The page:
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Canku Ota

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(Many Paths)

An Online Newsletter Celebrating Native America


July 13, 2002 - Issue 65


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State Recipes

Americans are a hungry bunch. The wild turkey that was served at first Thanksgiving prompted its designation as Massachusetts' official game bird.

Other states have noted the importance of food that staved off starvation in years past, fare that rarely finds its way onto dinner tables in the 21st century: Indian rice grass in Nevada and Utah, the bowhead whale in Alaska, the saguaro cactus blossom in Arizona, the gray squirrel in Kentucky and North Carolina, the sego lily in Utah.

In acknowledging this legacy of long ago, legislatures have embedded into their statutes the American love of food.

Besides sharing some state recipes, we've included a quiz to test your knowledge of food and the states and a page of fun food facts.

Food Quiz

Did You Know?

New Mexico's Fresh Green Chile Sauce


In New Mexico restaurants, patrons are asked whether they want their chile sauce red or green, and natives opt for green. In fact, this is an official question for the state. If fresh green chiles are unavailable, you can substitute green bell peppers and add some fresh or canned hot green chiles, such as jalepeños. This sauce is good as a dip for corn chips, or as a sauce for enchiladas or tacos, or in fresh salads, guacamoles and gazpachos. From "I Hear America Cooking," by Betty Fussell.

• 10 to 12 fresh green chiles, or 3 to 4 green bell peppers plus 1 jalepeño pepper
• 1/4 c. minced onion or green onions
• 2 cloves garlic, minced<
• 3 medium tomatoes, seeded and chopped
• 1/2 tsp. salt
• Black pepper, to taste
• 4 sprigs fresh cilantro


Roast the chiles over a gas flame or under a broiler until the skin is blistered and blackened. Place chiles in a paper bag, closed, for about 10 minutes to loosen the skins. Rub the skins off the chiles and remove the stems. Discard seeds and veins if you want mild sauce. Coarsely chop chiles and mix with onions, garlic, tomatoes, salt, pepper and cilantro.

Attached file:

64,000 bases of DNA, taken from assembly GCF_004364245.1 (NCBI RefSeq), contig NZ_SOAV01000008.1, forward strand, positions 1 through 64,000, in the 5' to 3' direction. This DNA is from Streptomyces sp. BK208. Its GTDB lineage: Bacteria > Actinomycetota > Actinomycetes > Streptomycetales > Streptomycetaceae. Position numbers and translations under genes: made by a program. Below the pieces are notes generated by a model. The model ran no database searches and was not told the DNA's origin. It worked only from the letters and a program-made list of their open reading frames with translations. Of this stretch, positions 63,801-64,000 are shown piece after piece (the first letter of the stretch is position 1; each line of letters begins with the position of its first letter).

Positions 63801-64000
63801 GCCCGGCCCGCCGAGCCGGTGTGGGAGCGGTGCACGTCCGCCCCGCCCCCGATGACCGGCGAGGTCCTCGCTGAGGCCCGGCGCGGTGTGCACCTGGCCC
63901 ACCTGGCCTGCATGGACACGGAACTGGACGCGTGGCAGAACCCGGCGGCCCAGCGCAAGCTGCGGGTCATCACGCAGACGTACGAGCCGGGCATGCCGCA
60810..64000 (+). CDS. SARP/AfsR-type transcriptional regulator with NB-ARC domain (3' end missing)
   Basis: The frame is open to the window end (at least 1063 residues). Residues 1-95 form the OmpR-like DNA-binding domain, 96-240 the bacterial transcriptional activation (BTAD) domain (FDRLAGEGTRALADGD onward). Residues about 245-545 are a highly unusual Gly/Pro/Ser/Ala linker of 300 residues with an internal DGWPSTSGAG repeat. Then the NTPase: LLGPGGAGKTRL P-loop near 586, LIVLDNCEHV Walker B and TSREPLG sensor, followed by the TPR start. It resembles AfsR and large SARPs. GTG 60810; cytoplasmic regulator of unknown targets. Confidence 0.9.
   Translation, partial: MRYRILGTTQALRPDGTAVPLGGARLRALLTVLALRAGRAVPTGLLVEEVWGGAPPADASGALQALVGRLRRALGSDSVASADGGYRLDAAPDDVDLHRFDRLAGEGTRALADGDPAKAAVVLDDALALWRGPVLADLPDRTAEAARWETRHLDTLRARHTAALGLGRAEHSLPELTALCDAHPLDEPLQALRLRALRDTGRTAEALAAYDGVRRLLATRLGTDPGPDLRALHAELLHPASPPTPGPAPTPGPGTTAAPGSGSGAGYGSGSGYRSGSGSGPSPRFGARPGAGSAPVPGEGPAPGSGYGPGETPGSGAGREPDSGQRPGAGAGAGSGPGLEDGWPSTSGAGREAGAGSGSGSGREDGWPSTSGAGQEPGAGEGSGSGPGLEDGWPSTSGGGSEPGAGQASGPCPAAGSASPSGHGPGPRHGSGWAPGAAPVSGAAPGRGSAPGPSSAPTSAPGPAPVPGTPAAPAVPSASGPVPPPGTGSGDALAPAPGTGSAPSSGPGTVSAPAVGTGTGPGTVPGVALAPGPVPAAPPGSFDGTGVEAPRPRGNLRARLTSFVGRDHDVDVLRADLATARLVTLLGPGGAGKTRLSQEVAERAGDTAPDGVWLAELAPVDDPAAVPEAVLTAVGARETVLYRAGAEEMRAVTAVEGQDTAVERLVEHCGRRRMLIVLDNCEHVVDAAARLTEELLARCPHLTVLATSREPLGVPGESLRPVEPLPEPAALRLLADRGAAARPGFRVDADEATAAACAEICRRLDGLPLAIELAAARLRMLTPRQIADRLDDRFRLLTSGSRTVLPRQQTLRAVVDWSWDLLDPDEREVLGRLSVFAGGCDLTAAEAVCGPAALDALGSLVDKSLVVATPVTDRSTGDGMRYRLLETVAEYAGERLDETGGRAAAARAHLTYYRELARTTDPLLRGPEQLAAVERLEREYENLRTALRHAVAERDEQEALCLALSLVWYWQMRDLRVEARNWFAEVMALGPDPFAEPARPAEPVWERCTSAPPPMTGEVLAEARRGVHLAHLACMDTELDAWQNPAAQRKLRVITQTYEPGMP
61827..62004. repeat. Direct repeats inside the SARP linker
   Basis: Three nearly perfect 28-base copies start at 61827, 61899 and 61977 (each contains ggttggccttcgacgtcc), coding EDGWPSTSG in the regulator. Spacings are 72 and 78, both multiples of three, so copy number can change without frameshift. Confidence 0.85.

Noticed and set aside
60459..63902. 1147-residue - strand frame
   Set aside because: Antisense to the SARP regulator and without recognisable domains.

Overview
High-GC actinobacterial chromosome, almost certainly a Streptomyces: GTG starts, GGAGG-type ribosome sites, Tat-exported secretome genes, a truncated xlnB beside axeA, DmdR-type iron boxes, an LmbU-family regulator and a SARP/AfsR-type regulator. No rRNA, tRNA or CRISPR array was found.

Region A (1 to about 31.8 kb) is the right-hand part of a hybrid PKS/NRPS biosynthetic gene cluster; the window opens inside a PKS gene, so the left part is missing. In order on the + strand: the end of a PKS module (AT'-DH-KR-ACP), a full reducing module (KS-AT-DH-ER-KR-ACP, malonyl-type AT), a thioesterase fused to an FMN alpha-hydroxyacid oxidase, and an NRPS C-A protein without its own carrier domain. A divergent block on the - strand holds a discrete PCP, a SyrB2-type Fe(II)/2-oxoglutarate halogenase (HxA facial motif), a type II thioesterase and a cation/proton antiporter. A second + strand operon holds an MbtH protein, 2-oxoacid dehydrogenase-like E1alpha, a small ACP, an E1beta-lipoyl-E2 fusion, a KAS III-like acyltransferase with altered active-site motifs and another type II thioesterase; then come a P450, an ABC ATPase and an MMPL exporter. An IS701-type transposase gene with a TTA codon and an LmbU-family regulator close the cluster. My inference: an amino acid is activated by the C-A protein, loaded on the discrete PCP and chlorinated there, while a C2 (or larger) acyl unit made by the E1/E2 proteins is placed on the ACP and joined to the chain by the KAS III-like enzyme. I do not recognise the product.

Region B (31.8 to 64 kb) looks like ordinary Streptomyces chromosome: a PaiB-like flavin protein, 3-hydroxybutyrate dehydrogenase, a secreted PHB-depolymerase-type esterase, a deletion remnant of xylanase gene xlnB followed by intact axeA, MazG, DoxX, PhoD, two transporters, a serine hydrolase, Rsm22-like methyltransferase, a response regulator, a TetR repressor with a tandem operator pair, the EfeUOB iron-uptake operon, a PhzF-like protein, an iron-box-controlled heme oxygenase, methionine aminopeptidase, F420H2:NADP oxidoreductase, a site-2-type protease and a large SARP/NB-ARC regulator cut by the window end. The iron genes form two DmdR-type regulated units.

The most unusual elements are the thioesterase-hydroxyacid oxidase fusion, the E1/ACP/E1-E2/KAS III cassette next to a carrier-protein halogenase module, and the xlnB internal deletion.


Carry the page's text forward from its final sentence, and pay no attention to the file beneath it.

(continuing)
Yield: 3 to 4 cups.

Georgia's Peach Cobbler


Peach is the state fruit. From the Georgia Peach Council.

• 1 tbsp. cornstarch
• 2 tbsp. plus 1 1/2 c. unsweetened apple juice, divided
• 3 c. sliced, peeled fresh peaches
• 1 c. sliced strawberries
• 1/2 tsp. ground nutmeg, divided
• 1/2 tsp. vanilla extract
• 1/2 c. flour
• 1/4 tsp. salt
• 2 tbsp. butter-flavored vegetable shortening
• 1 to 1 1/2 tbsp. cold water
• Vegetable cooking spray


Preheat oven to 425 degrees. Combine cornstarch and 2 tablespoons apple juice, mixing well. Set aside.

Combine peaches, strawberries, 1/2 cup apple juice, and 1/4 teaspoon nutmeg in saucepan. Bring to a boil. Cover; reduce heat and simmer 10 minutes. Stir in cornstarch mixture; cook, stirring constantly, until clear and thickened. Remove from heat, and stir in vanilla extract. Cool.

Combine flour, salt and 1/4 teaspoon nutmeg; cut in shortening with pastry blender until mixture resembles coarse meal. Sprinkle water over surface; stir until dry ingredients are moistened. Shape into a ball.

Roll pastry to 1/4-inch thickness on a floured surface; cut into 8 1/2-inch strips.

Spoon cooled peach mixture into an 8-inch square baking dish coated with cooking spray. Arrange pastry strips over peaches and strawberries. Bake for 20 minutes or until lightly browned.

Serves 6 to 9

Maryland Marinated Crab Meat


Blue crab is the state crustacean. From the Maryland Department of Agriculture.

• 1 lb. crab meat, fresh or pasteurized, cooked
• 1/3 c. onion, finely chopped
• 1/4 c. vegetable oil
• 1/4 c. water
• 1/2 c. cider vinegar
• 1 tbsp. seafood seasoning
• 1 tbsp. chopped fresh parsley


Carefully pick over crab meat to remove any cartilage. Gently mix onion into the crab meat.

Make a vinaigrette by combining the vegetable oil, water, cider vinegar, seafood seasoning and parsley. Pour over the crab meat. Cover and refrigerate at least 2 hours. Drain off marinade and serve with crackers as an appetizer.

Makes 2 cups.

Southern Barbecue Catfish


Two states (Missouri and Tennessee) have given the channel catfish official designation. This is a terrific barbecue sauce; it's from "The All New Good Housekeeping Cookbook," edited by Susan Westmoreland (Hearst Books). Serve with coleslaw and corn-on-the-cob.

• 1/4 c. ketchup
• 2 tbsp. light molasses
• 2 tsp. red wine vinegar
• 1/4 tsp. Worcestershire sauce
• 4 (6-oz. each) catfish fillets


Preheat broiler or grill. In small bowl, combine ketchup, molasses, vinegar and Worcestershire. Place catfish fillets, skinned side up, on rack in broiling pan or grill. Brush half of sauce on catfish.

Broil or grill catfish for 4 minutes. Brush remaining sauce on fillets (do not turn) and broil until fish is just opaque throughout, about 4 minutes longer.
Serves 4


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  Canku Ota is a free Newsletter celebrating Native America, its traditions and accomplishments . We do not provide subscriber or visitor names to anyone. Some articles presented in Canku Ota may contain copyright material. We have received appropriate permissions for republishing any articles. Material appearing here is distributed without profit or monetary gain to those who have expressed an interest. This is in accordance with Title 17 U.S.C. section 107.  

Canku Ota is a copyright © 2000, 2001, 2002 of Vicki Lockard and Paul Barry.


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